THE LEGENDS

Curtin, Pat

Inducted: 2014

Pat Curtin

For someone who has worked in so many areas of finance, one might think that Pat Curtin would want to move on from securities services to try something else, but as it turns out, other areas of finance are actually finding their way to him in his current role.

Pat Curtin photo

Pat Curtin has always had an interest in finance, but it was actually his work on the buy side that sparked his interest in securities services.

After receiving his undergraduate degree in finance from the City University of New York and his MBA in finance from Long Island University, Curtin, a native of the Bronx, New York, started his career as a fixed income portfolio manager at insurance firm Sedgwick Group. He then moved on to work for pharmaceutical company Pfizer, where he helped manage their pension assets globally.

“In both of those roles, I became a significant consumer of custodial-related services from most of the major custodians, particularly as it related to information delivery, data management, portfolio analytics and performance measurement,” says Curtin.

From there, Chase Manhattan Bank recruited Curtin to be a part of their performance measurement and portfolio analytics group that was tied to the custody business, where he spent a couple years there before diving deeper into the securities services world when he joined what was then Bank of New York in 1996.

At Bank of New York, Curtin took on a variety of different roles, including running their Master Trust pension business, mutual fund business, insurance business, and Investor Services business. “Probably just about every aspect of the custody and fund services business at Bank of New York that one could run, I did run at some point,” he says.

While leading the Investor Services group, Curtin played a key role in one of the more significant events in the history of the custody industry. There, he helped facilitate the merger with Mellon from 2006-2007, as he was a lead part of the due diligence team helping to create the economic rationale for the merger in the Investor Services businesses. Curtin was also part of the merger integration group with colleagues from both the Bank of New York side and Mellon side.

This type of experience represents why Curtin decided to move from the front office to the back office, as it came down to his realization that while he enjoyed the analytical aspect of portfolio management, he enjoyed managing business more than portfolios.

“I consider myself a deeply analytical person and as a young man really wanted to understand what made markets behave the way they do, whether it was the equity markets, the market for foreign exchange, the market for fixed income or credit, and I’ve been able to morph that later in my career to understand the market for service provision and the enabling services that power the capital markets,” he says.

After a couple more years of integration, Curtin left BNY Mellon in the beginning of 2009 to join SWIFT for a year as global head of securities, and then Citi as North American head of investor client sales management. Today, he serves as the global head of fund services in Citi’s Investor Services business, leading the business into the headwinds of the post-crisis environment.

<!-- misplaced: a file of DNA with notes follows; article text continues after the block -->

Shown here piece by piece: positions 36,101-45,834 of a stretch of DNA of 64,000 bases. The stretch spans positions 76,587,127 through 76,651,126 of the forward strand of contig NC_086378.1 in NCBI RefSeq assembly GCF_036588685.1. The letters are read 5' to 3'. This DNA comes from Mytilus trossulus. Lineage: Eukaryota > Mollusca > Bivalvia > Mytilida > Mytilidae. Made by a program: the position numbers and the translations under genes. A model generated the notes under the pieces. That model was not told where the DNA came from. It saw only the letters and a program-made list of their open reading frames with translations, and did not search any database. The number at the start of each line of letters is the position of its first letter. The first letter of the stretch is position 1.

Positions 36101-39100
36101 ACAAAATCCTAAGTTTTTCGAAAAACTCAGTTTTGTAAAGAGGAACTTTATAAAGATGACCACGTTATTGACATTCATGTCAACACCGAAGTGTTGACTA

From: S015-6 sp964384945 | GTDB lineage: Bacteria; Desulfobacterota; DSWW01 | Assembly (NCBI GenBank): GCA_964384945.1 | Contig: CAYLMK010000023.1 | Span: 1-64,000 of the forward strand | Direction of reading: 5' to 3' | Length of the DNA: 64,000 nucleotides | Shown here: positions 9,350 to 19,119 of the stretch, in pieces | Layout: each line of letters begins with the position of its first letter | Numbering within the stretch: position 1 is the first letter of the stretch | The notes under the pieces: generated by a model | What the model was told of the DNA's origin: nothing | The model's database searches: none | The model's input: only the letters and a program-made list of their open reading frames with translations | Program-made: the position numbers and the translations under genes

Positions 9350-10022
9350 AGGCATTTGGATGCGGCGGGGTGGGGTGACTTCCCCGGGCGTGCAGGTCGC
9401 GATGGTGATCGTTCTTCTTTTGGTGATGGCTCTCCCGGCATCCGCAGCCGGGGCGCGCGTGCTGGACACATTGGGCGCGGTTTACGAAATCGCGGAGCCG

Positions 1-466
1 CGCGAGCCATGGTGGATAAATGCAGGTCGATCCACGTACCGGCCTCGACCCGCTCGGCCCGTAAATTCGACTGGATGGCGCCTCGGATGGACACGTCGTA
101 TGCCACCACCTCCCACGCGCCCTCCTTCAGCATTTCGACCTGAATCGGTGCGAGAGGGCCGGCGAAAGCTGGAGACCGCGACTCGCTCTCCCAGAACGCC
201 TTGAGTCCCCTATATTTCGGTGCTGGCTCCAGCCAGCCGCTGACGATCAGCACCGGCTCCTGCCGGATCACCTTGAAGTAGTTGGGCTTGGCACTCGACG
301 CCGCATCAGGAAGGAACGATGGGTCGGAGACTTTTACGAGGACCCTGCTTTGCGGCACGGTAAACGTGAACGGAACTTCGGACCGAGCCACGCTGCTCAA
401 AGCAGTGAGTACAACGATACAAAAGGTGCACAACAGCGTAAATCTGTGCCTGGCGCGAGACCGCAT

“As our industry continues to change in the face of the regulatory challenges that the entire asset management and the servicing of the asset management industry faces, I view this next chapter in my career as an ability to help formulate what this industry will look like in the future,” says Curtin. “The economic model that supports the global custody industry has been turned on its head. In the old days it was a model that was driven by high interest rates, wide spreads in foreign exchange, and generous splits on securities lending, and that really drove the business model for the provision of custody, accounting and other analytics services. There’s been a paradigm shift, both because of regulation, transparency, and a number of other factors that really has turned that business model on its head.”

In order to be successful in the future, Curtin thinks the industry needs to think of a different way of doing business, and in his eyes, it wasn’t until 2013 that the industry started to really deal with the challenges of the future, after having spent the previous four years somewhat in denial and somewhat not understanding the changes resulting from the crisis.

Now, he says, “what I find most appealing, especially for an organization with the global reach that Citi has, is being able to help be a person to redefine what the future of this business means, not only within Citi but within the broader financial services industry.

“It will be an industry that’s characterized by material transparency between service providers and clients, and it will be an industry that’s probably characterized by fewer and more strategic relationships.”

He also notes that the drive for efficiency will continue. “The pressure to continue to do things better, faster, cheaper will not abate, and that will probably only accelerate in the future,” says Curtin.

For someone who has worked in so many areas of finance, one might think that Curtin would want to move on from securities services to try something else, but as it turns out, other areas of finance are actually finding their way to him in his current role.

“As things like prime brokerage and futures and collateral management become part of the lexicon of investor services, where it wasn’t in the past, there’s so many opportunities that will present themselves that I’d be perfectly happy spending the rest of my career in this slice of financial services.”

–Jake Safane